What we really need to acknowledge is that our audience is smart, they know what they want to watch and this is definitely not it. They do not wish to see random people jumping up and down on their screen, forcing the product upon the audience. People want to watch ads that are using the art of dance in proper context and with the right style of movement. It takes a person exactly five seconds to judge if a particular ad is worth their time or not, and the moment they see random dance shots with no link to the product, they bail.

One good example of how proper movements can be carried out is the Protex commercial, in which simple hand gestures were linked after being properly planned and choreographed according to the nature of the brand. It fulfilled the purpose of what the brand wanted its audience to understand – the proper way of washing hands, which embedded Protex in consumers’ minds at the same time.

Just casting someone because they are renowned is not the way to go about it, rather it needs to be checked properly that the person is capable of pulling off the routine that would be required of them; versus caving into the fact that the person they are planning to cast is a ‘big shot’, and we have to work according to them.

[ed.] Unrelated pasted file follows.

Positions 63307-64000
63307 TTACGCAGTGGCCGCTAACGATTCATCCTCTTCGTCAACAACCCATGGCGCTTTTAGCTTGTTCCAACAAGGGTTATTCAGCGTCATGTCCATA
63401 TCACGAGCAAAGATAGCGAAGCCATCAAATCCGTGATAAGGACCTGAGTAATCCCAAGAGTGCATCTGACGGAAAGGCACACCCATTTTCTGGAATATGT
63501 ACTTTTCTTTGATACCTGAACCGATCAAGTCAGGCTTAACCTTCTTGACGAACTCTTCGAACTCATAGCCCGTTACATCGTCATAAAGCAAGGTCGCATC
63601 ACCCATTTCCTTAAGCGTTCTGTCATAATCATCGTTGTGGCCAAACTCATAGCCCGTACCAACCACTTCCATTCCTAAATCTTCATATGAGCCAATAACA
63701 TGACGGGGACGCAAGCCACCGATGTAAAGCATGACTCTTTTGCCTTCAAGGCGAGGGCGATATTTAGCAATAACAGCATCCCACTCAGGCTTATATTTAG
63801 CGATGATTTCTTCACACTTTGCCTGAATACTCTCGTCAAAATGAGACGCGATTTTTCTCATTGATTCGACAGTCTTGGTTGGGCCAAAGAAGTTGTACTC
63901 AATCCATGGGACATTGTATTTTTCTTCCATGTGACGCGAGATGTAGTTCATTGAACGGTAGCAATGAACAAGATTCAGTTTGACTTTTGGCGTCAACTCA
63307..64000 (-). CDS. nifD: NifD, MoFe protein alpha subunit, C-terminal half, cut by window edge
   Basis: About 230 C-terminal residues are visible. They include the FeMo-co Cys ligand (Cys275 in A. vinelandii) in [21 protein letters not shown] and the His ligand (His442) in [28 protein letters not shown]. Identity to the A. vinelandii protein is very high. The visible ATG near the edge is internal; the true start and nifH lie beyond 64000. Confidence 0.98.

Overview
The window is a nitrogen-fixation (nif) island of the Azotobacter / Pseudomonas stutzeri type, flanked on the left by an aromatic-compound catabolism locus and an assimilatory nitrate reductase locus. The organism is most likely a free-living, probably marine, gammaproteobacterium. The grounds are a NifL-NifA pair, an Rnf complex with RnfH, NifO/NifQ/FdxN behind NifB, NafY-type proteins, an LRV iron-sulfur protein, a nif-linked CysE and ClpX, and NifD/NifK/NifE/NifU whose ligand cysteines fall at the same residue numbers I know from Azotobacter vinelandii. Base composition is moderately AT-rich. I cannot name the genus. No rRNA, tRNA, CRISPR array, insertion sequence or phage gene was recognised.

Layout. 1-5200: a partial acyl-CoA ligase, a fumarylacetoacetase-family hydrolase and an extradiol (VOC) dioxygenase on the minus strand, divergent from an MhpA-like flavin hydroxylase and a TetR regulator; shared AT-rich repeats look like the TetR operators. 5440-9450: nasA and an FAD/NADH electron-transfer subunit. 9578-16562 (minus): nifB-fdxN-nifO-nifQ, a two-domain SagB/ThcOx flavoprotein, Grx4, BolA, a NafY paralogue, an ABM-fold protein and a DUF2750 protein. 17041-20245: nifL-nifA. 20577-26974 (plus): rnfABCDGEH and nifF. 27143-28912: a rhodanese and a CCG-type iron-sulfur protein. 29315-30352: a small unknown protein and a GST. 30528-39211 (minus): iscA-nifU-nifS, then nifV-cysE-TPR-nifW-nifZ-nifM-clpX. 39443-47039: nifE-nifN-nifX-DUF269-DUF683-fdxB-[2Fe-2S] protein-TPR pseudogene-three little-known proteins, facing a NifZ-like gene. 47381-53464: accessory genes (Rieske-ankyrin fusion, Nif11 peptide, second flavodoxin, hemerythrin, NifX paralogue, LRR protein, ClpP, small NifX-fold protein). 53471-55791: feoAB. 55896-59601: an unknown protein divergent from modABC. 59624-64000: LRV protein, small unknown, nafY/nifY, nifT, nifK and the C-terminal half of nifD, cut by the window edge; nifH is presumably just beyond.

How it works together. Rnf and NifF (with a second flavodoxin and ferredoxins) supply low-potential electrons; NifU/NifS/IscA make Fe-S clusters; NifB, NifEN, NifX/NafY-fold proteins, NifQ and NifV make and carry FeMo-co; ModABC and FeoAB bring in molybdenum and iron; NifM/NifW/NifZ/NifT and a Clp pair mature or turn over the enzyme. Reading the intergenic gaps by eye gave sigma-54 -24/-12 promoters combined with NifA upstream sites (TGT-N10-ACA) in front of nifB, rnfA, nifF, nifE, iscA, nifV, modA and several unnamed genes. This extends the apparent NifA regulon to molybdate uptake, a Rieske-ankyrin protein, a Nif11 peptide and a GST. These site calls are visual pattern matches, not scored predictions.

Celebrities featured in ads are also often not up to par. They may claim to be actors or actresses, yet do not quite know how to perform properly, which is their duty. If they wish to work on-screen then they must put in the time and effort needed to be able to dance, instead of choreographers having to dumb down their beautiful piece of art to adjust to the sloppiness of the actor or actress in question. And this is also something brands and advertising agencies should take note of. Just casting someone because they are renowned is not the way to go about it, rather it needs to be checked properly that the person is capable of pulling off the routine that would be required of them; versus caving into the fact that the person they are planning to cast is a ‘big shot’, and we have to work according to them. No! The ad industry needs to stop compromising on the quality of dance or execution – this is affecting brands which are being represented and is disrespectful to those who take dance seriously. Dance is a proper profession. Around the world there are millions of people who have reached top positions as choreographers and performers, and are changing the game of dance as we speak. All we have to do on our parts is put in effort and not compromise.

Dance is a beautiful form of art which has the power to persuade and the freedom to express. It is a tool that has the authority to hold a person’s attention with its royalty and entertain the audience with its aura. A dancer performing is as mesmerizing as the colorful sky when a sun sets with orange and mustard hugging each other and hues of pink, purple and blue dancing along their way to sleep. Let us understand the potential and value that dance brings to the table and take hold of the power that it presents us with. And… 5, 6, 7, 8… cut!